That is absolutely beautiful work there.
At the very least, I would like to see this added to the gallery or the cookbook. The code is very nicely commented and documented. Just a few points that come to mind.
First, consider the possibility of using asanyarray() instead of asarray(). The big usecase for asanyarray is the use of masked arrays.
Second, I am personally against call signatures that are just “**kwargs” and then popping off the arguments at the beginning of the method. So long as the default value is not a mutable object, then put those arguments in the call signature with the default values. It is much more IDE and documentation-friendly this way.
Third, I would think that using plt.gca() would be better than plt.axes() just in case the user is using subplots. gca() will create an axes if none exists already.
Lastly, you should do ax.plot() instead of plt.plot() since you have already retrieved the axes object. This way, in case the axes object passed in is not the currently active axes, it would still work.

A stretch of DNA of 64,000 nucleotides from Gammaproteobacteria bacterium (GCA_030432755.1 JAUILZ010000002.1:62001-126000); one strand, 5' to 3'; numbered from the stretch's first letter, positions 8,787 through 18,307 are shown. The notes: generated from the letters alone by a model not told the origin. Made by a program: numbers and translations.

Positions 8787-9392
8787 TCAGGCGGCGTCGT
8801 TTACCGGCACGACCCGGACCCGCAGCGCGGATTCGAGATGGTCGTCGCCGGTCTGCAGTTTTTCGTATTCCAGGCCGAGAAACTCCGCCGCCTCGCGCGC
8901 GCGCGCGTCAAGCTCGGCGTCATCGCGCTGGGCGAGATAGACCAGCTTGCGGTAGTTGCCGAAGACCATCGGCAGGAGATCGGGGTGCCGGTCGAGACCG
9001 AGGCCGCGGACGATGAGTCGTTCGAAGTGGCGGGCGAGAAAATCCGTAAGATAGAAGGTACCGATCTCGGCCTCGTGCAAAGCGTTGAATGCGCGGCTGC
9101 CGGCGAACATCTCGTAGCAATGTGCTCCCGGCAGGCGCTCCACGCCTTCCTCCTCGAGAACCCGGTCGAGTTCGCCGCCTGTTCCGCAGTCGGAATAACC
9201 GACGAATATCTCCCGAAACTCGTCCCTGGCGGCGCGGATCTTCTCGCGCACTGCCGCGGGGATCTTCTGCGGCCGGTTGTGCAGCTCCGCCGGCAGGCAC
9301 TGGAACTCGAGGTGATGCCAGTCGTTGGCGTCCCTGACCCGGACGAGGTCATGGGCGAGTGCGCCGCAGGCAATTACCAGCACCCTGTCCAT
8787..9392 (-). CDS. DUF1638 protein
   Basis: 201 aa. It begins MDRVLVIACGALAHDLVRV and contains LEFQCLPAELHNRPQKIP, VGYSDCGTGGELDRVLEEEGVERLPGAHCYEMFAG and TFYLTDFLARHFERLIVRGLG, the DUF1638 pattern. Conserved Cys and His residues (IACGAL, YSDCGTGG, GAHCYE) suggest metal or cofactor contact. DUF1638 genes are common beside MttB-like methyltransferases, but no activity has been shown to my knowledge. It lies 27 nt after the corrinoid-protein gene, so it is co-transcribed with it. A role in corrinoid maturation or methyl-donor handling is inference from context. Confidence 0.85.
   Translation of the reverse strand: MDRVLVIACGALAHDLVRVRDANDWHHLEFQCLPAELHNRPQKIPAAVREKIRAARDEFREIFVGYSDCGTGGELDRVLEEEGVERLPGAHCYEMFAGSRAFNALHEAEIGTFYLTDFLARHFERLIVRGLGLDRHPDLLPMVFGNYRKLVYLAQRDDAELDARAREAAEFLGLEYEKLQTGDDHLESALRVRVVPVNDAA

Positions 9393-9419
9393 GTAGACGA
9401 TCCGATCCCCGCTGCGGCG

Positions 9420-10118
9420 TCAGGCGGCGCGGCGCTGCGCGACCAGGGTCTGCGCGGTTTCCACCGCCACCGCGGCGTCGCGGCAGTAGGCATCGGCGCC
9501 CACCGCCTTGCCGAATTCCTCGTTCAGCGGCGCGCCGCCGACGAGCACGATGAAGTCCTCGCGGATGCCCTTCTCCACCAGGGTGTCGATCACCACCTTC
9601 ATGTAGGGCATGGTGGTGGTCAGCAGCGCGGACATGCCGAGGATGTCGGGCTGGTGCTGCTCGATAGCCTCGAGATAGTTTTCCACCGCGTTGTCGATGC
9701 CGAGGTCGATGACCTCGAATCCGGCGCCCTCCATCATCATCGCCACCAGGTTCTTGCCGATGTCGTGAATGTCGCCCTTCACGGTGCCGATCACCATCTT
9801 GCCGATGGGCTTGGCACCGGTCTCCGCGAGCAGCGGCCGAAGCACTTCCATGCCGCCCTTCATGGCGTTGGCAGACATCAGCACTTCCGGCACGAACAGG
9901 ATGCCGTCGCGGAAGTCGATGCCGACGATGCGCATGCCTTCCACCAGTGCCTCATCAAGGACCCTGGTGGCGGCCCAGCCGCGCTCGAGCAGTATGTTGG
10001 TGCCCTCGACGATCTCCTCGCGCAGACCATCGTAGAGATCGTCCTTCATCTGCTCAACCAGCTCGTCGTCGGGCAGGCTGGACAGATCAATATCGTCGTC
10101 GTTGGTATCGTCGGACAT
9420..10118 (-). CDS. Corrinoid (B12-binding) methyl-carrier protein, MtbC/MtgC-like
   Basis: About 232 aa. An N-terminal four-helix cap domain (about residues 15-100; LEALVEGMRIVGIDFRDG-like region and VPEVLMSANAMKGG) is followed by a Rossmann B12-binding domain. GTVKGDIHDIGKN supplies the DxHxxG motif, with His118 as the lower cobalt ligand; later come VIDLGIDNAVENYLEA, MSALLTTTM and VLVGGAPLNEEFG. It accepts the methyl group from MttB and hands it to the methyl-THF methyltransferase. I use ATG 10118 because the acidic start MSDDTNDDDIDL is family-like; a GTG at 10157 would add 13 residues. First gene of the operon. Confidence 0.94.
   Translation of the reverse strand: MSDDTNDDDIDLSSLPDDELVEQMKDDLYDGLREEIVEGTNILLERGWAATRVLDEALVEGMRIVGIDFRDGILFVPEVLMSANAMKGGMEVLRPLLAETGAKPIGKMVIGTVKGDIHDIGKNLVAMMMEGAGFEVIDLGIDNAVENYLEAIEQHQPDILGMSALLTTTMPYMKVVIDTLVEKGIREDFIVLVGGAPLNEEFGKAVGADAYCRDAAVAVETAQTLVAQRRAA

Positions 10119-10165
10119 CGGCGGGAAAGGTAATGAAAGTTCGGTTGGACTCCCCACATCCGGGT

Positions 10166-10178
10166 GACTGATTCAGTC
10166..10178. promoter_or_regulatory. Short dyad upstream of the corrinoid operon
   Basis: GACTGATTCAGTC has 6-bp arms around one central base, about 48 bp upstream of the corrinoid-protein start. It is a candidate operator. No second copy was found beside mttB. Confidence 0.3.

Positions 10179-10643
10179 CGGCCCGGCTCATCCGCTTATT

The difficulty in getting this included into matplotlib proper (and the same goes to the other thread about streamgraphs) is that these plots are done in an object oriented rather than procedural approach. Personally, I would like to see (one day) a refactor of matplotlib where everything plotable is an object that gets placed into the axes object (which, itself is a plotable that gets placed in a figure…). While the current code isn’t too far from that concept, the interface is ultimately procedural.
The big reason I see for a future refactor to an object-oriented approach is that plots are getting more complicated, and we can’t just keep on adding more methods to the axes object. A more object-oriented approach would allow for complex graphs to be placed into their own modules, and yet still be treated the same as any other plotting method. It would also make it easier for others to extend matplotlib’s plotting features.
On Fri, Feb 11, 2011 at 3:06 PM, Ray Speth <speth@…2397…> wrote:
I wrote a script to generate streamline plots using matplotlib a while
ago, and this post inspired me to finally clean it up a bit. The code is
available at http://web.mit.edu/speth/Public/streamlines.py and you can
see an example of its output at
I’d be happy to have it find a home in matplotlib if it would be useful
to other people there.